From bringing out the best in Graham Zusi and Matt Besler to establishing relationships with like young American talents like Erik Palmer-Brown, Vermes has proven that he has the eye for talent, while doing so without spending large amounts of money. His philosophy in MLS has been one of a rarity by not targeting top international talents like Sebastian Giovinco and David Villa.

Tab Ramos (U.S. U-20 national team)

The 51-year-old will likely receive high consideration for the job given his U.S. Soccer standing, and rightfully so. Ramos is widely-considered one of the top midfielders in the USMNT’s history, while playing a role in two World Cups (the first of which came with Vermes in 1990).

The former player knows the inner-workings of the U.S. system and has played an important role in developing some of the country’s top players in the past between the national team academy and even building his own academy based out of New Jersey (NJSA 04).

Oscar Pareja (FC Dallas)

2017 has been somewhat of an anomaly for Pareja and his FC Dallas side, but make no mistake, this man is highly qualified for the national team job. In fact, he offers something quite useful that could benefit the USMNT greatly if he were to be hired. Not only did Pareja play in MLS for over half-a-decade, but his success in nearly four seasons with FC Dallas, where he also spent the majority of his playing career, is undeniable.

His relationships with hispanic players has helped Dallas become one of the top clubs in MLS on a consistent basis, and he played an influence in goalkeeper Jesse Gonzalez making the switch from representing Mexico to playing for the USMNT. Similar to what Jurgen Klinsmann did with dual-nationals, Pareja could do the same.

Caleb Porter (Portland Timbers)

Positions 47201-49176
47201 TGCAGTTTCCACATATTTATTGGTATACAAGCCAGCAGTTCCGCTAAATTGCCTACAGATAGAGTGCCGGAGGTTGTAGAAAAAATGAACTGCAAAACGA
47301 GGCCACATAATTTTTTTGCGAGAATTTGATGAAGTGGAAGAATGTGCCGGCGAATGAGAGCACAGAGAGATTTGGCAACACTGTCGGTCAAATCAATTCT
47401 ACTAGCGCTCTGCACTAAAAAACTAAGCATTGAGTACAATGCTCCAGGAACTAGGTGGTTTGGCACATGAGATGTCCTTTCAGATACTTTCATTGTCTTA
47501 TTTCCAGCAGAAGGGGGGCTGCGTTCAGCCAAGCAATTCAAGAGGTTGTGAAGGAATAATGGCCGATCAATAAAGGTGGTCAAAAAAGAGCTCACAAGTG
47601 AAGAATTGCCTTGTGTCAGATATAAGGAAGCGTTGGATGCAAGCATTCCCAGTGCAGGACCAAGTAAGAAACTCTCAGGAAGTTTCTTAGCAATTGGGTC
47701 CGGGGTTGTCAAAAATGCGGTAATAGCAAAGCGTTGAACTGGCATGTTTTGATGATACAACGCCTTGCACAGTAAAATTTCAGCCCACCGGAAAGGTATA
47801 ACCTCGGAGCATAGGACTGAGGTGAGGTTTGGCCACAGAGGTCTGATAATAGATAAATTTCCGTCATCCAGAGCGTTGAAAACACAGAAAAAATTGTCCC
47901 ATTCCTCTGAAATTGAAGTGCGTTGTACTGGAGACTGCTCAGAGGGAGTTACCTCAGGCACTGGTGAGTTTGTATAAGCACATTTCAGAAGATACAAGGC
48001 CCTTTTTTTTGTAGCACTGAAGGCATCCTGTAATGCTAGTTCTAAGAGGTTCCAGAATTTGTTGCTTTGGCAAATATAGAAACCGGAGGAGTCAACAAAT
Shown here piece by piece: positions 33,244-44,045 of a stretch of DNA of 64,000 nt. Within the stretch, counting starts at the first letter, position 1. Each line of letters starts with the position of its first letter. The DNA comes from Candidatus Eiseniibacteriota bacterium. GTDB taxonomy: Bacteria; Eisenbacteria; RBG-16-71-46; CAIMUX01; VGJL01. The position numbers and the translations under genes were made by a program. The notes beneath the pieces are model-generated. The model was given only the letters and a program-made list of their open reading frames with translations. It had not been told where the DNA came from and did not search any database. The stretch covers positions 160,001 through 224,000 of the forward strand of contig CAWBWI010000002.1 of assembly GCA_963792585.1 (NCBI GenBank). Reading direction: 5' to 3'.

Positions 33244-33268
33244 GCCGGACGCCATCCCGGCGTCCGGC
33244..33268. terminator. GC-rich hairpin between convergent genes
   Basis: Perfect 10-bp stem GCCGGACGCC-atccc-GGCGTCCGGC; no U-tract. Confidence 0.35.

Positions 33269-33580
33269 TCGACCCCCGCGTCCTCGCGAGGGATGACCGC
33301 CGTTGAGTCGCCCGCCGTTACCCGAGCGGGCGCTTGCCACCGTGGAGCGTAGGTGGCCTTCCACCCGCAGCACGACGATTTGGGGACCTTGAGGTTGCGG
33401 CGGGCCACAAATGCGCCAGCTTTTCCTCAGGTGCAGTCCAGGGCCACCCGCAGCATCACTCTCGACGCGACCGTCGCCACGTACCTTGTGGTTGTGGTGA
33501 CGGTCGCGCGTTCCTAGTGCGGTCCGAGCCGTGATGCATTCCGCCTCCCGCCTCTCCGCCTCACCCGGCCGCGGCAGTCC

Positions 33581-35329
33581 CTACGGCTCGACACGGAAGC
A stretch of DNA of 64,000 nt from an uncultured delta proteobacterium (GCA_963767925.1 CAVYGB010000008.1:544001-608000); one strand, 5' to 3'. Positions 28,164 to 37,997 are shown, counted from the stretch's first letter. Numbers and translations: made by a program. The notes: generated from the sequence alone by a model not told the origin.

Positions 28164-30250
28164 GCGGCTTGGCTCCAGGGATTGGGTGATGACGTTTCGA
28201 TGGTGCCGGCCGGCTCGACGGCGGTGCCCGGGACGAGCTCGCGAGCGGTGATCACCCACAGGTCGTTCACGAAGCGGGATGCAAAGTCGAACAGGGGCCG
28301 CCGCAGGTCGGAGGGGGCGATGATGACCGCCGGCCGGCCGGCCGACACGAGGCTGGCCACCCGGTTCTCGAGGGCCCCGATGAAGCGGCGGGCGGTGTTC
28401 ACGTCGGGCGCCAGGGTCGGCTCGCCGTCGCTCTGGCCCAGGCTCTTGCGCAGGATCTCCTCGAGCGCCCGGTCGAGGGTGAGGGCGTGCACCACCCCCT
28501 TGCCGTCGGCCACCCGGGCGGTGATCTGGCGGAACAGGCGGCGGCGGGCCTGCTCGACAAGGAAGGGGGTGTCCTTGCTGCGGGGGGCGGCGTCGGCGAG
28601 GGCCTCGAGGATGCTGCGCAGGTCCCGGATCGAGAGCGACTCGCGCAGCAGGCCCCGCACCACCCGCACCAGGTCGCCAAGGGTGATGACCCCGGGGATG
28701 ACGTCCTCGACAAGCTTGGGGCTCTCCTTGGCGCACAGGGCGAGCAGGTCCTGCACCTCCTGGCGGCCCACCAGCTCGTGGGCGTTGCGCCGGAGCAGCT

Since 2012, Porter has been one of the foremost targets of the USMNT job among fans and media alike given his relationship with U.S. Soccer and his success since coming out of the ranks of the University of Akron, which has become one of college soccer’s most prevalent schools.

The 42-year-old has already won an MLS Cup with the Timbers and MLS Coach of the Year, making him a prime target for the job because of his ability to find success on multiple levels of the game. Additionally, Porter managed the U-23 national team during 2011 and 2012, however, in the lead up to the Olympics he failed to guide the team to the Summer Games.

Gerardo “Tata” Martino (Atlanta United)

The dark-horse contender on this list for sure, but Martino is realistically the best candidate if you’re strictly looking at his experience and resume. The veteran boss has managed both the Paraguayan and Argentine national teams during his coaching career, leading the former to the quarterfinals in 2010.

He’s managed Spanish giants Barcelona as well, which certainly adds more dazzle to his prior history as a coach, but his short time in Atlanta has already made him one of MLS’ top managers. With the expansion side, he’s not only clinched a playoff spot in the club’s first season, but done so in style with a squad of players that most teams would kill for. There’s no question that Martino has an eye for talent, and perhaps he’ll be able to help grow some of America’s best youth.

Tata Martino on choosing Atlanta: Project “worth more than money”

Photo by Mike Stobe/Getty Images
Leave a comment

Paraguay.

Newell’s Old Boys.

Barcelona.

Argentina.

Atlanta United.

That’s the career path for new Atlanta boss Tata Martino, announced Wednesday as the first manager in United history.

[ MORE: Why is Walcott on fire? | Wenger on MiB pod ]

It’s a fascinating hire for the club and its league, Major League Soccer, as United prepares to debut in 2017.

And it’s also interesting on account of the coach. The 53-year-old Argentine remains in his prime, a three-time Copa America runner-up who was organizing Lionel Messi, Andres Iniesta, Xavi and company just three years ago.

Timothy Pratt filed a report on the hiring for the New York Times on Wednesday, one that speaks to Martino’s excitement at helping start a club from the ground up. The coach is excited to aid technical director and USMNT legend Carlos Bocanegra in guiding players from youth on up, similar to what Oscar Pareja has done at FC Dallas.